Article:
•  Metz, S., Fleischer, J., Gärtner, M., Golde, G., Düsenberg, M., Roepke, S., Wolf, O.T., Otte, C. & Wingenfeld, K. (in press). Effects of hydrocortisone on autobiographical memory retrieval in patients with post-traumatic stress disorder and borderline personality disorder: Does childhood trauma play a role? Neuropsychopharmacology.
  • Metz, S., Fleischer, J., Grimm, S., Gärtner, M., Golde, G., Düsenberg, M., Roepke, S., Wolf, O.T., Otte, C. & Wingenfeld, K. (in press). Effects of hydrocortisone on resting-state functional connectivity in patients with post-traumatic stress disorder and borderline personality disorder. European Psychopharmacology.
  • Kuehl, L.K., Schultebraucks, K., Deuter, C.E., May, A., Spitzer, C., Otte, C. & Wingenfeld, K. (in press). Stress effects on cognitive function in patients with major depressive disorder: Does childhood trauma play a role? Development & Psychopathology.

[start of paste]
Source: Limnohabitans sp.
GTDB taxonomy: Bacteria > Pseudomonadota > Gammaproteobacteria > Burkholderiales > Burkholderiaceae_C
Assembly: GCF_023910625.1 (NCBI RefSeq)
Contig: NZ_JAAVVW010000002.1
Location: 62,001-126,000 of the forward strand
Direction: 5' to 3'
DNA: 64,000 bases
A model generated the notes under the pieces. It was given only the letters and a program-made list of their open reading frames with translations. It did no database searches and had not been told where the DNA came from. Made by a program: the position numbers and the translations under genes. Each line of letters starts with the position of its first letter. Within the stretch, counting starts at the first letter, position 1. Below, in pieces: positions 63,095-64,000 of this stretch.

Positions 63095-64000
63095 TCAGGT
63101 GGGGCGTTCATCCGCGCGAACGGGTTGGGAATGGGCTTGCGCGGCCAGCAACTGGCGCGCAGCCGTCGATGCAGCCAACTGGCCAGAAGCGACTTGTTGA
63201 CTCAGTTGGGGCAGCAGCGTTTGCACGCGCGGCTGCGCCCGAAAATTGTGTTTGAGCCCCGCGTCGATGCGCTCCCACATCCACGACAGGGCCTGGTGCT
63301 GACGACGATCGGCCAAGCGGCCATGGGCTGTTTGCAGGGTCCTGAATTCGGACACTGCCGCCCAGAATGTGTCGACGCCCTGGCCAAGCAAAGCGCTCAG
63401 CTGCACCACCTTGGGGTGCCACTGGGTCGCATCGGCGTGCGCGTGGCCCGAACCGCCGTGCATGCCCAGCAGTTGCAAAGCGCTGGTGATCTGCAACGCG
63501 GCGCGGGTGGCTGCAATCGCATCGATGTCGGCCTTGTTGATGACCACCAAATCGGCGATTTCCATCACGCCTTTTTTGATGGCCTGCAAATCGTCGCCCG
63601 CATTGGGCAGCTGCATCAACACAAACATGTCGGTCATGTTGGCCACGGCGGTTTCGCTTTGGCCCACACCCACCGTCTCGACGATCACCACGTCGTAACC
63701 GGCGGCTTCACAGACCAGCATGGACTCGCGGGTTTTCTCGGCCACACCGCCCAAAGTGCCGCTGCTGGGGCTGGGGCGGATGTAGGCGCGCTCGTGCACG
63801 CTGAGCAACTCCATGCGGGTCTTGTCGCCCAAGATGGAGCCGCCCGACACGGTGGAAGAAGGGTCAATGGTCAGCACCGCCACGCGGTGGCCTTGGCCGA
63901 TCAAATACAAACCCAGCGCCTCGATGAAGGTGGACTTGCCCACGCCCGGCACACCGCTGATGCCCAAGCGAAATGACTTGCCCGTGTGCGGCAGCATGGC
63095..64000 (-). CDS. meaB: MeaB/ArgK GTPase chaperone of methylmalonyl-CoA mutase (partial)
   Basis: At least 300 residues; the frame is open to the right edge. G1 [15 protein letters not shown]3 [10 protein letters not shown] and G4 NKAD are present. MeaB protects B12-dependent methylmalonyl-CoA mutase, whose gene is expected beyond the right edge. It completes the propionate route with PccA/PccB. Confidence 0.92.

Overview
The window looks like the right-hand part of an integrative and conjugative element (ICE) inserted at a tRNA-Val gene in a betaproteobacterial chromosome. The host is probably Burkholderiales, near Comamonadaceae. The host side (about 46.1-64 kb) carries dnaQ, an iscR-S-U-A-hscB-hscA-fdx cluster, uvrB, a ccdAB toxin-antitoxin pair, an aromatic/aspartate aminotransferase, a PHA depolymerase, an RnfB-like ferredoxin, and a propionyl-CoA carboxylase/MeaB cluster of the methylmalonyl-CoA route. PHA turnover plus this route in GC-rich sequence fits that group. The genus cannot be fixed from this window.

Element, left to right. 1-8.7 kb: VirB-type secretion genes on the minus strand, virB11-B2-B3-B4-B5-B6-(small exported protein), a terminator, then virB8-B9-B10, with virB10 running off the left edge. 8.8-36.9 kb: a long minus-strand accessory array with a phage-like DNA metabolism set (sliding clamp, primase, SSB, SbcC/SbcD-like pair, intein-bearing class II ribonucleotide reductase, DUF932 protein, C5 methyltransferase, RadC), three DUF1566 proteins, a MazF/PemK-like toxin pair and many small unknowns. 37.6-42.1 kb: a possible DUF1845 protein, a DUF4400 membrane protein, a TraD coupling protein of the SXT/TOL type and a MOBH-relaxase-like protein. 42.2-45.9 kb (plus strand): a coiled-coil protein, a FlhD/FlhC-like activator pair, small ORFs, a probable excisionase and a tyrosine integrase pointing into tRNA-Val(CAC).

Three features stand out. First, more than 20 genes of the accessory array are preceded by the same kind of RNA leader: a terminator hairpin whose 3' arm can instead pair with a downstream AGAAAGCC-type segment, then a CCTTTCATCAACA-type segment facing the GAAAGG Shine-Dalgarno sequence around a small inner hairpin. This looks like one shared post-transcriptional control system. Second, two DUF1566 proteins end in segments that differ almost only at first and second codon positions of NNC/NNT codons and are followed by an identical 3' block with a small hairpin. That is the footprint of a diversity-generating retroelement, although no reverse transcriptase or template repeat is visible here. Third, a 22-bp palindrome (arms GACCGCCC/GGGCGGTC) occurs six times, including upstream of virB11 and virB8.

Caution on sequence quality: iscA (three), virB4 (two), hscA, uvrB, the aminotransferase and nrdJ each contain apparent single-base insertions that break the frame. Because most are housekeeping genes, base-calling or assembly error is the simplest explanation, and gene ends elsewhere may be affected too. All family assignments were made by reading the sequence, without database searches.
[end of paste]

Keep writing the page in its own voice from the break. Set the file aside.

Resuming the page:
• Duesenberg, M., Wolf, O.T., Metz, S., Roepke, S., Fleischer, J., Elias, V., Renneberg, B., Otte, C. & Wingenfeld, K. (2019). Psychophysiological stress response and stress effects on memory in Borderline Personality Disorder. European Journal of Psychotraumatology, 10: 1568134.

Pharmacological modulation of mood and cognition

Cognitive function in depressive patients: The role of the Mineralocorticoid receptor

Executive function as measured by Trail Making Test B minus Trail making test A in seconds; treatment effect: p=0.04, group × treatment: p=NS, group effect p=NS.
Verbal learning memory test; % correct answers in delayed recall; treatment effect: p=0.03, group × treatment: p=NS, group effect p=NS